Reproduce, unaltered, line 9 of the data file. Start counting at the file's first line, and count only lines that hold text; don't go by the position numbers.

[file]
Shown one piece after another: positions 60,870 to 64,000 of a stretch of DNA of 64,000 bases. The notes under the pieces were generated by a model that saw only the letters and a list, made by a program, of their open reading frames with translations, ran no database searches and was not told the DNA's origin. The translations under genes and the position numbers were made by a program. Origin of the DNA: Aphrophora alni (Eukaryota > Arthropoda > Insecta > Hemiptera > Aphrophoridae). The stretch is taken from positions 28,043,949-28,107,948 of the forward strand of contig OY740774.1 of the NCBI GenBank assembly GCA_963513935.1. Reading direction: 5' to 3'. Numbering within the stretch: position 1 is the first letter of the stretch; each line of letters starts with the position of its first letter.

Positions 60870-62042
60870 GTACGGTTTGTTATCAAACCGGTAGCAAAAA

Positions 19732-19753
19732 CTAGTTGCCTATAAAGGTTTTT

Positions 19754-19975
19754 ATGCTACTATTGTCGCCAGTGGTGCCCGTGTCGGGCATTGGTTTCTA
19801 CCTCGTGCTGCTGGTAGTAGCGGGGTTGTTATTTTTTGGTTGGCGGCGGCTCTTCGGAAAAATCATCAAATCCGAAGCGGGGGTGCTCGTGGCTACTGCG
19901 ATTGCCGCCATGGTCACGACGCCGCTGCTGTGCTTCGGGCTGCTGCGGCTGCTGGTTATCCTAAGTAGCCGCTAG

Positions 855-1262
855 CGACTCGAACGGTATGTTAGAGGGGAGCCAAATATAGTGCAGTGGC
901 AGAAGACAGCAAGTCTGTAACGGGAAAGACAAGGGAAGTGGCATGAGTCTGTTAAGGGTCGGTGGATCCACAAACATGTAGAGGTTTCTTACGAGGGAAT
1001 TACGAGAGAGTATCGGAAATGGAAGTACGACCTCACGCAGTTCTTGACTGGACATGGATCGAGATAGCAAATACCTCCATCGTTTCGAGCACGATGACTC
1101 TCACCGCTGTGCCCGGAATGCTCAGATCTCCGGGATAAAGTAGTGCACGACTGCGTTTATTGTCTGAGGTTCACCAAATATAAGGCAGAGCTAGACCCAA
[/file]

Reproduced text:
19901 ATTGCCGCCATGGTCACGACGCCGCTGCTGTGCTTCGGGCTGCTGCGGCTGCTGGTTATCCTAAGTAGCCGCTAG